Conclusion

This study was conducted on diabetic patients of Iran. Significant difference was observed between BMI and BFP to predictability of metabolic syndrome risk factors across sexes. For men, BMI can be a better predictor of hypertension than BFP. In women, BFP can be regarded as a better predictor of hypertension. For women, BMI can be a better predictor of hyperglycemia than BFP. In men, BFP is a better predictor of hyperglycemia, while BFP was not a good predictor of hyperglycemia in women. In men and women, the relationship between BMI and hypo HDL cholesterolemia was not significant. In women, the relationship between BFP and hypo HDL cholesterolemia was significant. Thus, BFP was a better predictor of hypo HDL than BMI in women. According to the results of this study, BMI can be considered as a better predictor of high WC in comparison with BFP in both men and women. BMI was a better predictor of hypertriglyceridemia than BFP in men. BFP can be a better predictor of hypertriglyceridemia in women; in men, however, body Fat was not a good predictor of the hypertriglyceridemia. No single measure may provide a comprehensive risk predication as shown in this study. Therefore, BMI and BFP should be considered in at risk population at the screening activities.

Availability of data and materials

The datasets used and/or analyzed during the current study available from the corresponding author on reasonable request.

Abbreviations

BMI:

Body mass index

BFP:

Percentage of body Fat

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Acknowledgments

Great thanks of patients that participated in this study and personnel of diabetes research center in Yazd, Iran involved in collecting and processing the data Declarations: The authors declare that they have no known competing financial interests or personal relationships that could have appeared to influence the work reported in this paper.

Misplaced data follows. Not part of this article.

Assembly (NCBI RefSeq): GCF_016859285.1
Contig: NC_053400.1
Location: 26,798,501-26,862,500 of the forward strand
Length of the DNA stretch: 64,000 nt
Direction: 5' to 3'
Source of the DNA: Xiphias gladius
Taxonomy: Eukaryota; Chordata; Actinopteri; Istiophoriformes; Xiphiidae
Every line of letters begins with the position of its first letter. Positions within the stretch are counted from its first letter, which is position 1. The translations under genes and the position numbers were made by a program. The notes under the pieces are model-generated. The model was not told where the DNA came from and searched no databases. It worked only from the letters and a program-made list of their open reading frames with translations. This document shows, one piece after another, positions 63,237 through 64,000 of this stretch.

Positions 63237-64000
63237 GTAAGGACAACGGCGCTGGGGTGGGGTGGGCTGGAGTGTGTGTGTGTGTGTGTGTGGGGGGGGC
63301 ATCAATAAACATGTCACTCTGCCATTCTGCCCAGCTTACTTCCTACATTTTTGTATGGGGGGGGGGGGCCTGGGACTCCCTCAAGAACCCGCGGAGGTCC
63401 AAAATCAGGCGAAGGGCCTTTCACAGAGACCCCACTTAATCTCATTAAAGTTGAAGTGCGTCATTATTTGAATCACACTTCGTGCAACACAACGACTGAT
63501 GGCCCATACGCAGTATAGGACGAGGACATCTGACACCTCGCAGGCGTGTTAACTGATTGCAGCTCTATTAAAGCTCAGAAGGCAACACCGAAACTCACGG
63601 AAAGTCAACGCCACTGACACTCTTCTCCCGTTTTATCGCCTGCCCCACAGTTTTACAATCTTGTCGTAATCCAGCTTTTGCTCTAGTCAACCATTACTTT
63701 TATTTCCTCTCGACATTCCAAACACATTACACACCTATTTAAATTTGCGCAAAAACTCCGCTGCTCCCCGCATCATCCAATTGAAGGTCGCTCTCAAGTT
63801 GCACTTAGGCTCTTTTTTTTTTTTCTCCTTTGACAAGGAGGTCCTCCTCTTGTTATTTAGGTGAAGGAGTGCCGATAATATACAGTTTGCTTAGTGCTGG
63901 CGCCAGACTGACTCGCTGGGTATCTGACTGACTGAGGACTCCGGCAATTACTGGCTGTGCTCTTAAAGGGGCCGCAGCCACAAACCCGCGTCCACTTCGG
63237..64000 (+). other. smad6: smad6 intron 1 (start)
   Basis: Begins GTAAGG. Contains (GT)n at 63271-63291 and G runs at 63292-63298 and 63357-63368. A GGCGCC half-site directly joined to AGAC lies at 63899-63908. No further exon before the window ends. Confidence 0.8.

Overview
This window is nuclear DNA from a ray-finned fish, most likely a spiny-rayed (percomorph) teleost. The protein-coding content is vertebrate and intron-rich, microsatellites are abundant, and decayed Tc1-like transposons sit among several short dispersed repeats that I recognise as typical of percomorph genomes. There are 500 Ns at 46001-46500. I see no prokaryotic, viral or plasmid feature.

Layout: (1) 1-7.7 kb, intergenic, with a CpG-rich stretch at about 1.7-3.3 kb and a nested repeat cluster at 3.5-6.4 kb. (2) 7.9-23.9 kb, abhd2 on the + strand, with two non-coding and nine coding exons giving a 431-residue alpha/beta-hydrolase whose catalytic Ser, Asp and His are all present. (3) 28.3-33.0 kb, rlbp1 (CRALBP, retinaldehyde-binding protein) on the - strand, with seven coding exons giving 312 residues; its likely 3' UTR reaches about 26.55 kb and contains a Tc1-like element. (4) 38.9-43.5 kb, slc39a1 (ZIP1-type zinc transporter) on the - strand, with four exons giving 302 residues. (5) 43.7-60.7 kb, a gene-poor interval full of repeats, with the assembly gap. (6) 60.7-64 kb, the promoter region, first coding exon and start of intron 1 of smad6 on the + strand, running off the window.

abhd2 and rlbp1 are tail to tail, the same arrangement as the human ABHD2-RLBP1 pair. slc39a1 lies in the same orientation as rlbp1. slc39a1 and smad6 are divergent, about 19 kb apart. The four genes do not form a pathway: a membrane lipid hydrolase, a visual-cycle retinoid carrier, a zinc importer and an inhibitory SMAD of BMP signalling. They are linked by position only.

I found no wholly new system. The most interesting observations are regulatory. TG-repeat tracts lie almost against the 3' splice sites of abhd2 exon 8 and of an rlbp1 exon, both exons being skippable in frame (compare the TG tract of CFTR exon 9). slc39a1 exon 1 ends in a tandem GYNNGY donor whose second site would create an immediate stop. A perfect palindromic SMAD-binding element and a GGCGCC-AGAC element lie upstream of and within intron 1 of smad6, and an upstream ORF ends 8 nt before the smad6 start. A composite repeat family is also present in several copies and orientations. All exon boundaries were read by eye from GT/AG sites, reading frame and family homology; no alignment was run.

Funding

This research did not receive any specific grant from funding agencies in the public, commercial, or not-for-profit sectors.

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Contributions

Marzieh Shukohifar wrote the main manuscript text; Zohre Mozafari collected data; Masoud Rahmanian reviewed the manuscript; Masoud Mirzaei reviewed the manuscript; all authors read and approved the final manuscript.

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Correspondence to Zohre Mozafari.

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Shukohifar, M., Mozafari, Z., Rahmanian, M. et al. Performance of body mass index and body fat percentage in predicting metabolic syndrome risk factors in diabetic patients of Yazd, Iran. BMC Endocr Disord 22, 216 (2022). https://doi.org/10.1186/s12902-022-01125-0

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Keywords

  • Obesity
  • Body mass index
  • Body fat percentage
  • Metabolic syndrome
  • Risk factor